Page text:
Traveling priest celebrates Mass as advocates save lives

Miscellany/Doug Deas: Father Stephen Imbarrato celebrates Mass outside Planned Parenthood in Charleson March 16. Father Imbarrato travels around the country each year promoting life from his mobile RV that is both home and chapel.

DIOCESE—At least 10 babies were saved in the Upstate and Mass was celebrated as part of a profound pro-life witness outside an abortion clinic in Charleston during the annual spring 40 Days for Life campaign. 

The national pro-life event started Feb. 17 and celebrates its closing ceremonies on March 28. During the 40 days, volunteers conduct peaceful, prayerful, all-day vigils outside abortion facilities, praying for an end to abortion and providing crisis pregnancy information to women. 

In South Carolina, 40 Days campaigns were held in Columbia outside the Planned Parenthood on Middleburg Drive, in Charleston outside the Planned Parenthood on Ashley River Road, and in Greenville at the Piedmont Women’s Center.

Early on the morning of March 16, about 30 people praying outside Planned Parenthood in Charleston received a rare opportunity to attend Mass outside the clinic. 

Father Stephen Imbarrato, a New Mexico-based priest who travels the country each year promoting the pro-life message, celebrated Mass from inside a specially-equipped RV that is his home on the road. The RV includes a chapel area with an altar. The priest received permission from Bishop Robert E. Guglielmone to celebrate the Mass. 

Miscellany/Deirdre C. Mays: A participant at 40 Days for Life in Charleston holds a sign outside Planned Parenthood on March 19.

Father Imbarrato had already been on the road for nearly three weeks when he arrived in South Carolina for the Charleston event. He was invited to South Carolina by a Catholic woman involved with Pro-life Charleston who heard about his ministry from friends in New Mexico. 

“This was the first time I’ve brought my ministry to South Carolina,” Father Imbarrato said. “I feel that the Mass always brings great grace, and I believe every time I celebrate Mass in front of an abortion facility that it can bring grace to, and energize, the pro-life volunteers who are gathered there, Catholic and non-Catholic alike.”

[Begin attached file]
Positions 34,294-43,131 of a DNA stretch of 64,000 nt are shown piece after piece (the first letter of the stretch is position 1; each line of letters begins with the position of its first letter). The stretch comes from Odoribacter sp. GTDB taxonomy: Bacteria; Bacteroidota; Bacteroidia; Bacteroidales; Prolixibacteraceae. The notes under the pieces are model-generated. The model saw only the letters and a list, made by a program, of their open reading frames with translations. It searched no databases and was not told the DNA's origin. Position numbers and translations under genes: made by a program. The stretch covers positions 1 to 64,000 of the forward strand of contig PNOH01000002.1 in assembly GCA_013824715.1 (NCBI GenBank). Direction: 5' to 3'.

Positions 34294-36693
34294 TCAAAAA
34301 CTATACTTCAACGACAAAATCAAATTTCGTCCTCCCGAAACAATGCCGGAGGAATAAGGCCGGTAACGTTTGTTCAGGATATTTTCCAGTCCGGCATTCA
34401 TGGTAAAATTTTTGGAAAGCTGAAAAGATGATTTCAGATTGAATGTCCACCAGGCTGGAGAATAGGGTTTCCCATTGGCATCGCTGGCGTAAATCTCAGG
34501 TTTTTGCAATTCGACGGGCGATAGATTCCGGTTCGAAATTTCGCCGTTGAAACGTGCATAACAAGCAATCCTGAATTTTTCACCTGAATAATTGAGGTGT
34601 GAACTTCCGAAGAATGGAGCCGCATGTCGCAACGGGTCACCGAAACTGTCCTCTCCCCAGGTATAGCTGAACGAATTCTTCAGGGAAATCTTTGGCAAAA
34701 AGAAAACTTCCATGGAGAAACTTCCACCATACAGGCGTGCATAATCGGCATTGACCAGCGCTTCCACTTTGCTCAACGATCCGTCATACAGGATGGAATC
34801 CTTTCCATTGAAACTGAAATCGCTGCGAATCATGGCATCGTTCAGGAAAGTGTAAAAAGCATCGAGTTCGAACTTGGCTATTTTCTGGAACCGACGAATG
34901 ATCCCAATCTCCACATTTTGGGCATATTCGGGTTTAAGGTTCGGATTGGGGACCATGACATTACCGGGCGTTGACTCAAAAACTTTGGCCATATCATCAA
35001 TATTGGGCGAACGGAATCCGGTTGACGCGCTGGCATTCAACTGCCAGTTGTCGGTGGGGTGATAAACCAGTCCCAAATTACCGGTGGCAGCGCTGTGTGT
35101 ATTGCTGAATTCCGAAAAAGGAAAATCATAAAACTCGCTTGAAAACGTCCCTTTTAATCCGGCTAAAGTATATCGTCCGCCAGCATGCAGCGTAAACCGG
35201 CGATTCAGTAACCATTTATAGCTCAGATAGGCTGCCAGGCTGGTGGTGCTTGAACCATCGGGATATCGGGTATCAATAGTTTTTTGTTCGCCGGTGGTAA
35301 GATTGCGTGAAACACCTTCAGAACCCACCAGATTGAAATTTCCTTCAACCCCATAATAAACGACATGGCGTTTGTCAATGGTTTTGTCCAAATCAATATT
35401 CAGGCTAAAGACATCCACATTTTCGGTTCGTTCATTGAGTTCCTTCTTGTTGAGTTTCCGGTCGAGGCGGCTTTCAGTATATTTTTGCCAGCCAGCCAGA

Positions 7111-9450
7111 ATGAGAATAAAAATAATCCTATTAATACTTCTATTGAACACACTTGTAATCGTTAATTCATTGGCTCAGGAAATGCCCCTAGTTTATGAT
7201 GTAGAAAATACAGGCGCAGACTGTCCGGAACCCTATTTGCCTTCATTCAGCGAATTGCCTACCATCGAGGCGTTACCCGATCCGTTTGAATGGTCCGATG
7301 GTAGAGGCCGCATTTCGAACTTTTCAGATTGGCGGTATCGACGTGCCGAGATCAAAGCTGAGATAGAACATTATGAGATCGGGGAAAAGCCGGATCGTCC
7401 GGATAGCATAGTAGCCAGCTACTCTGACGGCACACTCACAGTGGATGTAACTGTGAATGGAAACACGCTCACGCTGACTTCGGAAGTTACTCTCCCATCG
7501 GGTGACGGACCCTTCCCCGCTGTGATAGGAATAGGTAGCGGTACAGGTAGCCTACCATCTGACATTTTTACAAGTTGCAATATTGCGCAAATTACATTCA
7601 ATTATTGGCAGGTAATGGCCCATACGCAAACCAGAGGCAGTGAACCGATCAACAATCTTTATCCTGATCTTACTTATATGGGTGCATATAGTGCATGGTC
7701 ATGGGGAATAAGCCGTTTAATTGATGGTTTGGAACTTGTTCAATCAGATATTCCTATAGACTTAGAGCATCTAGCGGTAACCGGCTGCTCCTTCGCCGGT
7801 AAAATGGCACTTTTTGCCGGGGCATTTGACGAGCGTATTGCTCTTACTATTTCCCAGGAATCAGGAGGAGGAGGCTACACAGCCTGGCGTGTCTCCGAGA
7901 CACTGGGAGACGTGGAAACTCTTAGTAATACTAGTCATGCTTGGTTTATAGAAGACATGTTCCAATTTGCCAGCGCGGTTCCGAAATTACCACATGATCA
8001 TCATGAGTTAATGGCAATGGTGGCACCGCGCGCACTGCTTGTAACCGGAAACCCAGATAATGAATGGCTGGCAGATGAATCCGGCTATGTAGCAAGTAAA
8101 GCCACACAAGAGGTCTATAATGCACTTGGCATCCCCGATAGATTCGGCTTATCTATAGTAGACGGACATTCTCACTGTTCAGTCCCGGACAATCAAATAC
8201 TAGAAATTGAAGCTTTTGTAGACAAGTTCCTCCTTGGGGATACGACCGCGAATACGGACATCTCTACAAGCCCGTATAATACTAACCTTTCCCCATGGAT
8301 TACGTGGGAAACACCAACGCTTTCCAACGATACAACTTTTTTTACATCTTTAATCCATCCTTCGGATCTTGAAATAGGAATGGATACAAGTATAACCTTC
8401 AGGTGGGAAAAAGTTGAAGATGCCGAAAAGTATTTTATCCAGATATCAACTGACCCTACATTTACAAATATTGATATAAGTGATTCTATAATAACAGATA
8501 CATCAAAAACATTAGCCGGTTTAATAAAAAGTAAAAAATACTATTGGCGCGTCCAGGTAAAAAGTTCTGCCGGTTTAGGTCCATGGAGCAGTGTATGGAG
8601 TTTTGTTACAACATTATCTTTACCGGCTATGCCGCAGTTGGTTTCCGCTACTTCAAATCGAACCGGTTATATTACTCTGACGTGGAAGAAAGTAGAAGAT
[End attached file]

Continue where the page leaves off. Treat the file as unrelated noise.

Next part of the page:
People who came to pray outside the clinic a few days later could have used some of Father Imbarrato’s extra prayers as they encountered a group of vocal pro-abortion protesters. The group, mostly young adults, held pro-choice signs aloft, shouted at 40 Days for Life participants, berated them, and took photos and videos of the group. They also were confrontational toward photographers documenting the vigil. 

This is not the first time that people praying outside the clinic have encountered volatile protestors. The confrontational style is an increasing trend among pro-choice protesters nationwide. Over the past several months, those praying outside the clinic in Greenville have also dealt with similar protesters, including a few who have become physically threatening. Still, the vigil participants keep coming and keep praying for an end to abortion.

From Charleston, Father Imbarrato also traveled to Columbia on March 17, where he spoke to student members of the Advocates for Life group at the University of South Carolina, which includes Catholics and members of several other Christian denominations.

Miscellany/Deirdre C. Mays: 40 Days for Life participants hold signs and pray the rosary outside Planned Parenthood in Charleston on March 19.

Father Imbarrato told the students the story of his ministry and discussed the current state of the pro-life movement. After leaving Columbia, he headed to Florida for some much-needed rest and a prayer vigil in Orlando, and then was set to take his ministry north to Delaware and Washington, D.C. 

One of the biggest goals of the 40 Days for Life campaign is to achieve “saves,” meaning volunteers persuade abortion-minded women to instead choose life for her baby. The national organization estimates about 330 babies have been saved since Feb. 17. 

Valerie Baronkin, the Respect Life Coordinator for the Greenville Deanery and a member of St. Mary Magdalene Church in Simpsonville, credited the dedicated people at the Greenville vigil for getting 10 Upstate women to choose life for their babies. And that was with 10 days left to go in the campaign. 

Upstate participants also reported a large number of “turn-aways,” meaning women who approached the abortion clinic instead went to the nearby crisis pregnancy center for services, Baronkin said. 

The Greenville effort has a special event planned for the campaign’s closing celebration on March 28, Palm Sunday, where nine moms who chose life for their babies will be thrown a baby shower filled with gifts and baby supplies.